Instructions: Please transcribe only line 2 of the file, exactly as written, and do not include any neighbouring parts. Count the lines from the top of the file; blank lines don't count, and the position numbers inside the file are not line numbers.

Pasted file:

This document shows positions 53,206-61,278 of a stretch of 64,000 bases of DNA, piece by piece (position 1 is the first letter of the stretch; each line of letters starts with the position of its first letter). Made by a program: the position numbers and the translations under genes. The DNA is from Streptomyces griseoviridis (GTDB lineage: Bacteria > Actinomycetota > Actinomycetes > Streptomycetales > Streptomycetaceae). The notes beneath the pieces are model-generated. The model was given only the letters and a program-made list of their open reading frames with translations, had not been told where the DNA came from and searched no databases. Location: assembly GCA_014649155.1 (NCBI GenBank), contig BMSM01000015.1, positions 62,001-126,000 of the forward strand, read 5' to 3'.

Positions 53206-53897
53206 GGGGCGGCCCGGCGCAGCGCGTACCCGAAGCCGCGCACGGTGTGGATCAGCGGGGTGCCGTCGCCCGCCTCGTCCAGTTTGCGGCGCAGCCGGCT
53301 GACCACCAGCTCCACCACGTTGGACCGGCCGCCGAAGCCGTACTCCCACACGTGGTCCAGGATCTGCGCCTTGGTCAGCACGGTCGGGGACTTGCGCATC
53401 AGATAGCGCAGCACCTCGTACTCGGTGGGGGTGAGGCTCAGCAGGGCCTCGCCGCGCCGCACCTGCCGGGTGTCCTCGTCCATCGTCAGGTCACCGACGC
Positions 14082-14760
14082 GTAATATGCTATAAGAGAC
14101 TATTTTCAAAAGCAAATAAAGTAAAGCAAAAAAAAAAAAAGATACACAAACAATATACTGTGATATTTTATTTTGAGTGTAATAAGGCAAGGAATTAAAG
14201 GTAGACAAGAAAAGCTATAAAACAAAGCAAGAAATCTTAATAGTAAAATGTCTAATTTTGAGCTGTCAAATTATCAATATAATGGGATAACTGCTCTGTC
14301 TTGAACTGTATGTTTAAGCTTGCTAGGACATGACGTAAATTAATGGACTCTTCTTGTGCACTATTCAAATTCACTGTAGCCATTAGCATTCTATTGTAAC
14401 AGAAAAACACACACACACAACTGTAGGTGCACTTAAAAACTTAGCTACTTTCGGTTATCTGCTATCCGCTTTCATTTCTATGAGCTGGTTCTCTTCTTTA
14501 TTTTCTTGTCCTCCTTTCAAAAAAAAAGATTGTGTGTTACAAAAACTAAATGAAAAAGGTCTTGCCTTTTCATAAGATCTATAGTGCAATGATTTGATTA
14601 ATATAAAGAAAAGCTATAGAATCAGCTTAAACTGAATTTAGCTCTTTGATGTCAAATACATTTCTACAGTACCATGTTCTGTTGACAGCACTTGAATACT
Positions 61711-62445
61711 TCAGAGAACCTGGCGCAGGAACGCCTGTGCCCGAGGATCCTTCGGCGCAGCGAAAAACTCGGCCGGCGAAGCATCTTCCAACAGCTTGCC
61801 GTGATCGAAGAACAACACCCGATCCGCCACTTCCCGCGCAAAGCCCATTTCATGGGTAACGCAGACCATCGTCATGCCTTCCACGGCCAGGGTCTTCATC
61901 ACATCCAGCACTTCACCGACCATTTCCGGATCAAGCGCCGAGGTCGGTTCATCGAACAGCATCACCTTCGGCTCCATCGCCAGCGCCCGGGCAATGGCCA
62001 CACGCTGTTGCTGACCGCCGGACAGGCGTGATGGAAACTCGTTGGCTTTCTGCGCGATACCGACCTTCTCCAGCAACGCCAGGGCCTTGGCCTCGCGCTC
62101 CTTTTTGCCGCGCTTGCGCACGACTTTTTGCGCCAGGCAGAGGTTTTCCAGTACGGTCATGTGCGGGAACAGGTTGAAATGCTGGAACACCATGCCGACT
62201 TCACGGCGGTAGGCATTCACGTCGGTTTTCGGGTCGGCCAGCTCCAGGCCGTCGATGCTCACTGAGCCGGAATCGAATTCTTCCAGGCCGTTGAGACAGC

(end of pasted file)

Positions 53206-53897